Microsoft wants to connect two million rural Americans to high-speed wireless broadband by 2022, and it will get started with 12 pilot projects over the next year. The company is also offering free access to its intellectual property to help the rest of rural America get connected.
Sometimes these tools seem to be a perfect fit when teaching other standards such as Common Core for third grade, which requires students to “conduct short research projects that build knowledge about a topic.” You would teach word processing skills as students are conducting their research. But wouldn’t it be great if you had a tool in your Office 365 toolbox where students could re-create a research project in Minecraft: Education Edition and use primary source documents to represent what the text revealed to them?
Despite slow growth in other consumer markets, Futuresource Consulting reports that sales of laptops, tablets and mobile devices in the education sector grew 18 percent year over year from 2015 to 2016, and 2017 is on par for continued growth. These numbers fortify the investment that technology giants like Google and Microsoft have made, reports the press release from Futuresource.
If there’s a common thread that unites the rival technology giants Apple, Google, and Microsoft in the education market, it’s this: They’re big. The three major tech companies -- along with Amazon, a relatively new player on the scene -- go head-to-head in vying for big chunks of school business, most notably in sales of devices and operating systems, and they try to forge their own paths in others.
Microsoft Corp's announcement of a suite of new education products on Tuesday shows the company's determination to reverse a major shift that has taken place in U.S. classrooms in recent years: for most educators and school districts, Google's Chromebook is now the computer of choice.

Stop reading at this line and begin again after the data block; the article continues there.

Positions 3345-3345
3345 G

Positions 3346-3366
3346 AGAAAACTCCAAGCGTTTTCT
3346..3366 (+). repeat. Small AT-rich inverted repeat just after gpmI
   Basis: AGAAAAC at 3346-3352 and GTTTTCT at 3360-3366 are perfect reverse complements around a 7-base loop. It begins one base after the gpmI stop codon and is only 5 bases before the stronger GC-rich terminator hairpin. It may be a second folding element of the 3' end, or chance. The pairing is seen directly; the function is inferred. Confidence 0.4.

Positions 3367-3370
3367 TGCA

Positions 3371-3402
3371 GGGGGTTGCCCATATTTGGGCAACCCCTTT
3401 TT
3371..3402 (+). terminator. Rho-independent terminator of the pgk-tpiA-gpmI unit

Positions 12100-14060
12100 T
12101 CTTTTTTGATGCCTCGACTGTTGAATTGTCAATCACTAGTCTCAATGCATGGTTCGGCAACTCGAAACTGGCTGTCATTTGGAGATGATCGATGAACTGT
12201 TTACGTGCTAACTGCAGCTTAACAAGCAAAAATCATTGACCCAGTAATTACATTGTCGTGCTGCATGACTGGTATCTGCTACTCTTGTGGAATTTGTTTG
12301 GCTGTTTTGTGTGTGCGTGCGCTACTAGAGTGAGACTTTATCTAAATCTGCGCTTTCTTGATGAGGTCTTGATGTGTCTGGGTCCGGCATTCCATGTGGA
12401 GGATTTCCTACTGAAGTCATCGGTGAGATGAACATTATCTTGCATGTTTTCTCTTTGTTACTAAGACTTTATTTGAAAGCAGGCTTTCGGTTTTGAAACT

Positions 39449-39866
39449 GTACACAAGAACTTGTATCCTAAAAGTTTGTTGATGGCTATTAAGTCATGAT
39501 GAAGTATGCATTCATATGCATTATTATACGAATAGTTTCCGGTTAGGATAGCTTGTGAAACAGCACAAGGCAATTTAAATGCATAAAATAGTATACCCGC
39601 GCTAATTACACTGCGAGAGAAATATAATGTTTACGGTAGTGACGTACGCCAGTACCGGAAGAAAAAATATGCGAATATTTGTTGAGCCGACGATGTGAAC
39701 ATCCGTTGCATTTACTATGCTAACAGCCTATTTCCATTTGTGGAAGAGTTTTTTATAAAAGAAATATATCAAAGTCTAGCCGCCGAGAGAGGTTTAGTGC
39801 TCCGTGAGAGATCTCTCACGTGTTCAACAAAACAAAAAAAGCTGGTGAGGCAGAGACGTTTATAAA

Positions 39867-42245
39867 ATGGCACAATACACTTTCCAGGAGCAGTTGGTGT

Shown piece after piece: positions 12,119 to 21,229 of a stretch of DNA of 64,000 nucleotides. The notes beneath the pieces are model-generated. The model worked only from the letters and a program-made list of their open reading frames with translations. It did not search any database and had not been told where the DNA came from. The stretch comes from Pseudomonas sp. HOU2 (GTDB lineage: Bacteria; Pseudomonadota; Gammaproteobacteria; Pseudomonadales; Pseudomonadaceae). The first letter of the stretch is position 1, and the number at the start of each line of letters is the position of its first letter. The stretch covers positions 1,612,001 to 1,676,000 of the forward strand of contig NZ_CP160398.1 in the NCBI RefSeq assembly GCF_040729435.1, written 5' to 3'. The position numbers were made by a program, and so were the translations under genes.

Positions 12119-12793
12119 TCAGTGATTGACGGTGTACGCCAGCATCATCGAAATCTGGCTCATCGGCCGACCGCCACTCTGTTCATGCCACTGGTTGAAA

Basically, this OS is a stripped-down version of Windows 10 with a particular eye for the challenges educators face. Schools can configure each computer simply by slotting in a USB stick with a set configuration on it, so redoing them each new school year will be a snap. The biggest compromise is what software you can use with the stripped-down version of the OS. Instead of running all apps, educators will only be able to download and use what’s in the Microsoft Store.
The ShadowBrokers, an entity previously confirmed by The Intercept to have leaked authentic malware used by the NSA to attack computers around the world, today released another cache of what appears to be extremely potent (and previously unknown) software capable of breaking into systems running Windows. The software could give nearly anyone with sufficient technical knowledge the ability to wreak havoc on millions of Microsoft users.
As a company with a mission to empower every person and every organization on the planet to achieve more, these are just some of the questions we ask ourselves at Microsoft. We believe it’s no longer enough to measure success simply in terms of how quickly technology advances. More important is how many lives are improved and whether people are prepared for jobs that require skills ranging from basic digital literacy to advanced computer science.
Windows 10 introduces additional features designed specifically for K - 12 educators and students, alongside other education news today from Microsoft.
For education, Microsoft HoloLens will help make incredible leaps forward in productivity, collaboration, and innovation. See how Microsoft HoloLens transforms the way we teach anatomy and our understanding of the human body as we help to prepare the next generation of doctors.